Frequently Asked Questions

We have summed up a few of the most frequently asked questions below. And tried to cover some questions we think you may come with, and answered the before you even asked.

What is is a website where people can publish about the things they like. They can share their own personal preferences with the entire online community, worldwide. Whether it be a video they found on youtube, yahoo or CNN, a great place they have been to and want to blog about or whether they want to write an article about their children's dancing skills.

ilikealot gives people the possibility to create a library of all the things they like, which we call "My Likealot Centre". We have also created a name for the things that people like that are published on

We have called these "likealots".

Why do I need to write so many words?

Ilikealot means to be a place where you can read and write about things you and others love. While services like Twitter and Facebook invite you to be quick and post what you're doing in just a few lines we prefer it when you really explain your passion. And if it's only a few words you have to say? Use the hashtag #ilikealot on Twitter and we'll put your tweet in the sidebar.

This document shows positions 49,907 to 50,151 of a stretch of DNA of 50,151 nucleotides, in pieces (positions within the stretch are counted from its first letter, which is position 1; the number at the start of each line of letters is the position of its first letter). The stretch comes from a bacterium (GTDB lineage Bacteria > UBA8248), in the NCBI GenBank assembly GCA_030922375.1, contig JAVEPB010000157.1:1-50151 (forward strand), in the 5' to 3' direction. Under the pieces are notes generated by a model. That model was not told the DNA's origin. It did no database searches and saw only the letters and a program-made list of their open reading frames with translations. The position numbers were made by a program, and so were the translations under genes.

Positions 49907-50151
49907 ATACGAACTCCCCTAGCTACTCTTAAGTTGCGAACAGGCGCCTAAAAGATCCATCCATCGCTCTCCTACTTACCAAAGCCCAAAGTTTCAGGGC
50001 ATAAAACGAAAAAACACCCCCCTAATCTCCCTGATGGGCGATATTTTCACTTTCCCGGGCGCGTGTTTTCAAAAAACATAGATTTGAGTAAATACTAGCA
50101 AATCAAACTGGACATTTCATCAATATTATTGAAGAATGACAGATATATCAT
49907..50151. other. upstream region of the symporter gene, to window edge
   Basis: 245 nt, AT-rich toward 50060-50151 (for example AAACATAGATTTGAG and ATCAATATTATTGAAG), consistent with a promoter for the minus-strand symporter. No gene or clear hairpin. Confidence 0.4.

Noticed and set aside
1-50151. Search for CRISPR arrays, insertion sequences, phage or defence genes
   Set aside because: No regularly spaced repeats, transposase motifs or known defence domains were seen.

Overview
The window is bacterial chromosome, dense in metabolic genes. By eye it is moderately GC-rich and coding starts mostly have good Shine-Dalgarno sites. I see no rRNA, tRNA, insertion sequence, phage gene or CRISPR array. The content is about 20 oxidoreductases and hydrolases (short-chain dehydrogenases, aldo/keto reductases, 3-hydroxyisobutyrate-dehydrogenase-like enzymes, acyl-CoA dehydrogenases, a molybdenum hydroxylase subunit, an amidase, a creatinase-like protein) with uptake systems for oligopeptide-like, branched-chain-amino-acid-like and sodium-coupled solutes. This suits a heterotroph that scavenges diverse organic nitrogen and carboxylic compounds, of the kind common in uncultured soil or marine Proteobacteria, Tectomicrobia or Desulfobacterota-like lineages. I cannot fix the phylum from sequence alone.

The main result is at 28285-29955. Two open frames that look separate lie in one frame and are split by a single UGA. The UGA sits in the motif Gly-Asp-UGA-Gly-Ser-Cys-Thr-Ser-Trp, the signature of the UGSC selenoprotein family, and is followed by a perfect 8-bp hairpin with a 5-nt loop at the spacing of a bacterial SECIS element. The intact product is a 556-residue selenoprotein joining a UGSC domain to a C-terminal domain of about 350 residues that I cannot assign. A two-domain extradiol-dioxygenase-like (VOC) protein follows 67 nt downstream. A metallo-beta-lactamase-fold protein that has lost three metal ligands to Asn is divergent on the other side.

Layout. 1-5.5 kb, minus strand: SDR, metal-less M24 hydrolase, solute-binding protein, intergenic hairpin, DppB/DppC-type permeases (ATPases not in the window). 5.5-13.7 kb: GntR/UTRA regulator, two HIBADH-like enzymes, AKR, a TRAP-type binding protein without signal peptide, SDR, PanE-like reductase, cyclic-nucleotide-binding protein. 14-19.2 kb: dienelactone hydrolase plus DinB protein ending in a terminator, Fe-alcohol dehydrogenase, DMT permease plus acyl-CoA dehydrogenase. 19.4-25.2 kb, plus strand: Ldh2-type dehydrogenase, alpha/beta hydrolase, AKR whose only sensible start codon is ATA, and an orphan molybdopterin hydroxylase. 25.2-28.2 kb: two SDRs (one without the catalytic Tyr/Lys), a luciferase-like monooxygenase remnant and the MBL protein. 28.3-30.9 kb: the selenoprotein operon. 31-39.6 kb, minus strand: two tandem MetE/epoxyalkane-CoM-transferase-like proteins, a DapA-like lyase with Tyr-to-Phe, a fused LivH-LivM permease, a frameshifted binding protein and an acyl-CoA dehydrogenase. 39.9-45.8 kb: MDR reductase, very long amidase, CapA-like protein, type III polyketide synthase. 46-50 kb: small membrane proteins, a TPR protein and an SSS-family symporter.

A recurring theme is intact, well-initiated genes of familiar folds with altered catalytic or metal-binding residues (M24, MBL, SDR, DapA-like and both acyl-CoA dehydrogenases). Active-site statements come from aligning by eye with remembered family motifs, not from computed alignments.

Why can't I see how many people have read my likealot?

But... you can see that. Just visit your likealot centre and click the "view" link for the likealot you would like to see views for. The information shown there has a typical delay of about half a day, so if you know that all your friends have read your likealot, but it still doesn't show how many people have read it just come back later. 

Where can I ask questions?

We prefer to get questions through, but you're more than welcome to tweet us @ilikealot or just send us an email: [email protected]



FAQ, or FAQs are listed questions and answers, all supposed to be frequently asked in some context, and pertaining to a particular topic. Since the acronym FAQoriginated in textual media, its pronunciation varies; "fack," "fax," "facts," and "F.A.Q." are commonly heard. Depending on usage, the term may refer specifically to a single frequently asked question, or to an assembled list of many questions and their answers